"Another king? How many is that now, five?" In an episode chock-full of great dialogue, mostly uttered by Tyrion Lannister (Peter Dinklage), who's looking to overthrow Mad Men's Roger Sterling as King of the Sunday Evening One-Liner, the aforementioned "another king" line, spoken by ice queen regent Cersei (Lena Headey), resonated with us the most.
The sad part is, five is undershooting it. She doesn't even know about Balon Greyjoy (Patrick Malahide) or Desert Dany (Emilia Clarke) yet. It's a testament to the skill of Game Of Thrones series creators David Benioff and D.B. Weiss, both of whom also co-wrote last night's episode, "The Night Lands," that even with all of the HBO show's ever-multiplying cast of characters and quintuple-crosses, we remain engaged and never confused.
Meet The New Boss
Last week we saw Stannis (Stephen Dillane) take preemptive measures so as not to end up as Ned Stark (you know, beheaded and such), and last night Tyrion did the same. Whereas Ned tried to play things straight in a sea full of unscrupulous bastards, the crafty imp knows better. He doesn't waste a second treating Lord Varys (Conleth Hill), or removing the untrustworthy Head Guard Janos and replacing him with his right-hand man Bronn (Jerome Flynn). But will it make any difference? Tyrion is used to winning his many verbal standoffs, but note that Varys more than holds his own, and while Bronn may be loyal to him, he is still a mercenary after all and his moral code is not much better than Janos'. King's Landing, much like HBO's fictionalized Baltimore on The Wire, is beginning to seem like a flawed institution incapable of change.
The episode's most potent scene was the venomous closer between siblings Tyrion and Cersei. With the revelation that Joffrey (Jack Gleeson) ordered the mass Baratheon Bastard Annihilation (so brutal that it's got Littlefinger's whores too shook to conduct business), Cersei realizes Joffrey is officially out of her control. If this episode was built on exploring alliances, mostly male-female, then Cersei and Tyrion's is on the shakiest ground of all. Ty calls out brother and sister's extra-familial relations, only for Cersei to fire back with a reminder that his birth caused their mother's death. Is it safe to say the Lannisters are the most fucked-up family on television right now?
There's Trouble On King's Road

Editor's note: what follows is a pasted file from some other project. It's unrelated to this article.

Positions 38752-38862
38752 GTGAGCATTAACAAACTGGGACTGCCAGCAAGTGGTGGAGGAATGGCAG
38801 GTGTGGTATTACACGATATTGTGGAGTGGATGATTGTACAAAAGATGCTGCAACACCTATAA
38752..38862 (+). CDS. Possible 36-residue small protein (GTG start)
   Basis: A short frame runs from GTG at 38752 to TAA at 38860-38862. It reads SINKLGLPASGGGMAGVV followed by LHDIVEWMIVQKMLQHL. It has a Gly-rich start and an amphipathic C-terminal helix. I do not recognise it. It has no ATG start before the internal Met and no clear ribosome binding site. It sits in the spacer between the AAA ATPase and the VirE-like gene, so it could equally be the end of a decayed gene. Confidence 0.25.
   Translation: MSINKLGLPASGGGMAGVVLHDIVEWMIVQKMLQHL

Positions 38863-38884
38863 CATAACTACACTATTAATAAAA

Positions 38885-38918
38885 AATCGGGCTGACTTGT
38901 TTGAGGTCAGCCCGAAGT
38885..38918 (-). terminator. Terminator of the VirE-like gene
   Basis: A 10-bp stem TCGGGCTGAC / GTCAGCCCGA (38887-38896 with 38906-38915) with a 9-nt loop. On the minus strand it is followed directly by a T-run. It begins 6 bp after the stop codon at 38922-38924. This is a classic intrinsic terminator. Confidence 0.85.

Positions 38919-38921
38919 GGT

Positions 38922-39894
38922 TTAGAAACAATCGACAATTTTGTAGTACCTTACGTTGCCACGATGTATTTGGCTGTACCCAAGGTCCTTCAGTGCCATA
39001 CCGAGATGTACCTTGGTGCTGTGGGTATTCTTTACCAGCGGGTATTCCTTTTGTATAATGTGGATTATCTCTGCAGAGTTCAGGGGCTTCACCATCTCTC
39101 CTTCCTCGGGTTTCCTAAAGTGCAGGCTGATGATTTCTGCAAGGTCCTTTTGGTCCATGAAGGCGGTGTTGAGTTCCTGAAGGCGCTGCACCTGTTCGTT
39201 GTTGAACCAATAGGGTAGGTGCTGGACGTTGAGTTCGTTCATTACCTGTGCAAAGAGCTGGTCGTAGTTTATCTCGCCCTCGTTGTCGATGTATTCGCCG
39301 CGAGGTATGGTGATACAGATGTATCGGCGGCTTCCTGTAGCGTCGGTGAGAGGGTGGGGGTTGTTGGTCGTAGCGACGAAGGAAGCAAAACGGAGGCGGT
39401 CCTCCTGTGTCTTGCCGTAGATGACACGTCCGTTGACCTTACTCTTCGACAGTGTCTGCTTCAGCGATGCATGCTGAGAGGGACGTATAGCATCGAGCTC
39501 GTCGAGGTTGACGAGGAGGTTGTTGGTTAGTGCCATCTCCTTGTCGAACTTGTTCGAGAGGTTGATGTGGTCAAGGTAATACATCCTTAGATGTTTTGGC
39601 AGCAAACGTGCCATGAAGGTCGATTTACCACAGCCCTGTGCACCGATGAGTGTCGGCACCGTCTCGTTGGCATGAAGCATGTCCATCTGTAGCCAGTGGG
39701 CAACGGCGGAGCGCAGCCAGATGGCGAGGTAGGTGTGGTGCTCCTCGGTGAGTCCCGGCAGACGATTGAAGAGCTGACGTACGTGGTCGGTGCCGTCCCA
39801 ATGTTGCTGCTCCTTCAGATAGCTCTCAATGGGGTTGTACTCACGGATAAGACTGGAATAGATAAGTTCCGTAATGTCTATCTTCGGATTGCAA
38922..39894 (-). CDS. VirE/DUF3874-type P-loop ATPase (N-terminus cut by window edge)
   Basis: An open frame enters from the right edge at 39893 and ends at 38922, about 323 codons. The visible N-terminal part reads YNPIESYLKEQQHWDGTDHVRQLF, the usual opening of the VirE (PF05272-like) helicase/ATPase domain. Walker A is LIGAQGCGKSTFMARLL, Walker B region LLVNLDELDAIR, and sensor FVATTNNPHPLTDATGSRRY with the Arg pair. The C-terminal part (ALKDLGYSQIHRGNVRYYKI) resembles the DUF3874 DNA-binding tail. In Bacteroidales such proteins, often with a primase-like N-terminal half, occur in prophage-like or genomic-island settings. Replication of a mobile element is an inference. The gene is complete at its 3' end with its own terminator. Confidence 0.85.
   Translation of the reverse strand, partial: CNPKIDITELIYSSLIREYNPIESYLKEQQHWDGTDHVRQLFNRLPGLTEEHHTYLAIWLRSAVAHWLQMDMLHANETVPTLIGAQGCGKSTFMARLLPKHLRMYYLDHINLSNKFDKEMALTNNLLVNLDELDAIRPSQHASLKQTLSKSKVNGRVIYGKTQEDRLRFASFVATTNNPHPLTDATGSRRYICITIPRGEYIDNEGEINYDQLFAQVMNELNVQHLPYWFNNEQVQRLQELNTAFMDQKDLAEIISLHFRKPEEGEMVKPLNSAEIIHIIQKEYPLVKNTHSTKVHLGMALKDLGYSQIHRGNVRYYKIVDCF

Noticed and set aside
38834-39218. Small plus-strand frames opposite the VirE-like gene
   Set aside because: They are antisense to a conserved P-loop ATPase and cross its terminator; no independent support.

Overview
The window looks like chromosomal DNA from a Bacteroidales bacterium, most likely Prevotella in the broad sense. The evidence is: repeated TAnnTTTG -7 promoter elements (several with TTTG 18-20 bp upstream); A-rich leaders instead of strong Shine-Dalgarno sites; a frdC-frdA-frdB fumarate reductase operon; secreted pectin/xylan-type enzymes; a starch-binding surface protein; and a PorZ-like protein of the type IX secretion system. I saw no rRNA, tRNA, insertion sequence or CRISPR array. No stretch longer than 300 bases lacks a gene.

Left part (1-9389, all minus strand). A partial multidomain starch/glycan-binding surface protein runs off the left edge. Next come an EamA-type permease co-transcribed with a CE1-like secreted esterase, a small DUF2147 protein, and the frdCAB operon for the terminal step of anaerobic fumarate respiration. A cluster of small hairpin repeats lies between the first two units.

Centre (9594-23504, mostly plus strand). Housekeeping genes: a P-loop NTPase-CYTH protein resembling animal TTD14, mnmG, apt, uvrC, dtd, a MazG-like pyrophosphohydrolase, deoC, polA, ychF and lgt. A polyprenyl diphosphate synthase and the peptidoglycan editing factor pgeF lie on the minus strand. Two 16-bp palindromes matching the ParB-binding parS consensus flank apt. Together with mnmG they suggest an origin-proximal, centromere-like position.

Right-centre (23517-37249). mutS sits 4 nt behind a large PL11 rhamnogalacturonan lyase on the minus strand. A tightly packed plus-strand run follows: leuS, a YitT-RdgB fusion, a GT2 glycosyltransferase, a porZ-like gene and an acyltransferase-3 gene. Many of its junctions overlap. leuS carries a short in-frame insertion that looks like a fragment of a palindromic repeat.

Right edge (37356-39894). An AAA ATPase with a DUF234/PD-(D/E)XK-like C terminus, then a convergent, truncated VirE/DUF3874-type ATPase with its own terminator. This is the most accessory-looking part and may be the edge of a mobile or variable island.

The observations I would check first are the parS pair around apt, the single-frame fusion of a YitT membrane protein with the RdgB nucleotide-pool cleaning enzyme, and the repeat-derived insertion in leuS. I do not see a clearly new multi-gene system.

Speaking of Joffrey's Baratheon Bastard Hunt, his thirst for total annihilation has royal guards out on King's Road searching for Gendry (Joe Dempsie), which indirectly puts young Arya (Maisie Williams) in the line of fire as well. As she and Gendry grow closer, she reveals herself (as a Stark female), while slowly piecing together what Joffrey would want with him. Either way, Yoren can only hold off the guards but for so long, and when they realize two of the King's public enemies are traveling with him for the Wall, chaos is sure to ensue.
Meanwhile, beyond said Wall, Jon Snow (Kit Harrington) continues investigating what the vile, wilding lord Craster is up to. You'll remember that he marries all of his daughters, but just what does he do to his sons that has one of his wives shook enough to consider running away with the Night Watch? As Jon observes in the epsiode's cliffhanger, it has something to do with those damn White Walkers. Looks like the daughters are getting off easy.
The Greyjoys Throw Their Hat In The Ring
Every week this poor sap Theon (Alfie Allen) is telling a different chick how important he is/will be, and it usually ends with him getting embarrassed and emasculated. It was pretty much a given that his father Balon would be decidedly against allying with the same family that defeated him nine years ago, but now he's making his own bid for the throne? Just what are we supposed to take from his suggestive, "Who said anything about the Lannisters"?
Even worse is that Balon is unimpressed with the man Theon has become under the Stark's stewardship. Whatever his plans are, he doesn't trust his estranged son's loyalty enough to include him. That honor goes to Yara, i.e. a girl. Major slight #1: She's not just any girl either, she's Theon's (less effeminately bejeweled) sister. Major slight #2: Oh, and he didn't recognize her on the way up to the castle and tried to hit on her, Jamie Lannister (Nikolaj Coster-Waldau) style. Losses all around for the homie this week.
Melisandre Continues To Enchant
On a series full of characters with roughly 19 different agendas a piece, Stannis' priestess, Melisandre (Carice van Houten), is the biggest cipher of them all. Not that we're complaining. This week her seduction of Stannis continues after she promises him a son, something that his sickly wife cannot deliver. Apparently her body is the temple that brings one closer to the one true Lord of Lightas well. Sign us up.
While Stannis gets freaky in the war room, his right-hand Davos (Liam Cunningham) is busy solidifying the allegiances necessary if they want to actually pull this coup off. That includes horny pirate Salladhor, whose main condition is that he gets to bang Cersei after they take the capitol. He's confident that his mad seduction skills will belay any need for force, but seeing as how he's not a blond-haired family member, we're inclined to disagree.
- Daenerys continues to labor in the desert heat of the Red Waste, and the only movement made from her search party involves Rakharo returning without the rest of his body below the neck. The good news: That means there's something out there at least. The bad news: That something may be other khal's who are not down with the pro-feminist movement.
- Renly Baratheon and his reported 100,000 men remain off-screen, for now.